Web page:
People in the Amazon actually swim in piranha-infested rivers all the time. Other people have even tried to be eaten by entering tanks full of piranhas. They came out with nothing but a few nibbles, which is certainly not the stripped-down-to-the-bone aftermath that we have come to expect from piranha attacks.
8 Komodo Dragons
If we had to pick the scariest reptile based on statistics and objective analysis, crocodiles would probably take the prize. But if we go by sheer gut and perceived horror factor, nothing even comes close to the Komodo dragon.
While scary enough on the basis of their looks, Komodo dragons also kill in a distinctly horrifying way. They bite their prey, transmit the deadly bacteria from their mouths, and just let the infection do its job. Or do they?
Komodo dragons donâ€™t actually have an army of dangerous bacteria to do their killing for them. Instead, they kill using the traditional method of injecting their prey with venom. Their venom glands were discovered by a researcher from the University of Queensland in 2009.
The man responsible for the myth was Walter Auffenberg. He saw prey developing nasty infections following bites from Komodo dragons and guessed that their method of killing must be bacteria. Thanks to his book The Behavioral Ecology of the Komodo Monitor, nearly everyone today believes the bacteria theory without having tested it.
Due to our lack of any real-world interaction with penguins, we see them as adorable creatures that live an equally adorable life in some of the harshest conditions on the planet. Even the way they walk is kind of cute and humanlike.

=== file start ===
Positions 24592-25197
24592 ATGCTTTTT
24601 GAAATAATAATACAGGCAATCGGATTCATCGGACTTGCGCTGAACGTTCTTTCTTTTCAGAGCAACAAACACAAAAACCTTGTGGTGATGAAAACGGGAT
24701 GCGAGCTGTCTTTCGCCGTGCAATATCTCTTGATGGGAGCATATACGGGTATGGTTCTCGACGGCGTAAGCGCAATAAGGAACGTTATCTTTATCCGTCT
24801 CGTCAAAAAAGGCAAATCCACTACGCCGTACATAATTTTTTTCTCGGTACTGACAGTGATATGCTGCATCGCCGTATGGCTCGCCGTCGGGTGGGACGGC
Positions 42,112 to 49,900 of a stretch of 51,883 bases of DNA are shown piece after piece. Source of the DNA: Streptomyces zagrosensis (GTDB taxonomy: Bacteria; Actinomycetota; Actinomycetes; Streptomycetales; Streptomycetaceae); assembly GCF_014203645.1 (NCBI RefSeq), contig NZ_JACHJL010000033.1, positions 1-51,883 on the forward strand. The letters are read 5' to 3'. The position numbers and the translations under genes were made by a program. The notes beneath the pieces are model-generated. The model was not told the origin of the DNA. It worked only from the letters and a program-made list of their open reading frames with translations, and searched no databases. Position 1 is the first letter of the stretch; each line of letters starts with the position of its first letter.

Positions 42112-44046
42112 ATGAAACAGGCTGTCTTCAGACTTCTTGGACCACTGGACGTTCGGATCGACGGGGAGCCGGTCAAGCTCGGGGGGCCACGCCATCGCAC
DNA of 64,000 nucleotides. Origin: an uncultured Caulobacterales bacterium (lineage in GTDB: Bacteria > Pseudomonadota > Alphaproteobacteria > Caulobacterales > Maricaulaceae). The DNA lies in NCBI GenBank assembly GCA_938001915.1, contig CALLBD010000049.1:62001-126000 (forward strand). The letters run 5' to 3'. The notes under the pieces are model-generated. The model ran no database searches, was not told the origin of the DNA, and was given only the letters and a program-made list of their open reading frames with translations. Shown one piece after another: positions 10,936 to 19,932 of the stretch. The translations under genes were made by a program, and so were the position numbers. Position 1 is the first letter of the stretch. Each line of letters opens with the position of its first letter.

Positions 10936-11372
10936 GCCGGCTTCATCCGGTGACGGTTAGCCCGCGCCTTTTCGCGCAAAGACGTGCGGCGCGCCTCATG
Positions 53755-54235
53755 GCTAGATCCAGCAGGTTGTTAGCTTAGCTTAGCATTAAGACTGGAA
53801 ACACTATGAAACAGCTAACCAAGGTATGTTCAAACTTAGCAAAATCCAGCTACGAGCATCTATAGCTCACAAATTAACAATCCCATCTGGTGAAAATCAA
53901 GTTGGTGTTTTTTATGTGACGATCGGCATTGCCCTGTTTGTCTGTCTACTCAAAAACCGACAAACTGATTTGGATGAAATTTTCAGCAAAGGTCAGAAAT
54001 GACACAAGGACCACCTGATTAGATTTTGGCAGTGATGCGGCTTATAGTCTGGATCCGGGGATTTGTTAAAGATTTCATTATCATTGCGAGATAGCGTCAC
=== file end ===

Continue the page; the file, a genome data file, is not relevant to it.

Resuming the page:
To think that they are actually horrible creatures that engage in some of the most depraved acts in the animal kingdom is outright blasphemy to most of us. Sadly, we have grossly misunderstood these creatures for a long time.
For example, male Adelie penguins in Antarctica regularly engage in necrophilia and rape. It was first documented by a British scientist studying their behavior in Antarctica on a 1910–1913 expedition.
When he later wrote a paper about these animals, the section on the penguins’ sexual behavior was found by others to be too perverted to publish. “There seems to be no crime too low for these penguins,” he wrote in the banned four-page pamphlet circulated among a handful of biologists at the time.
This type of behavior isnâ€™t restricted to male penguins. Female emperor penguins have been found to kidnap other penguins’ chicks to make up for their own lack of fertility. If opposed, they resort to outright violent means.
It doesnâ€™t even have to involve other penguins. On some occasions, the female emperor penguins have kidnapped chicks from completely unrelated bird species and tried to raise them as their own.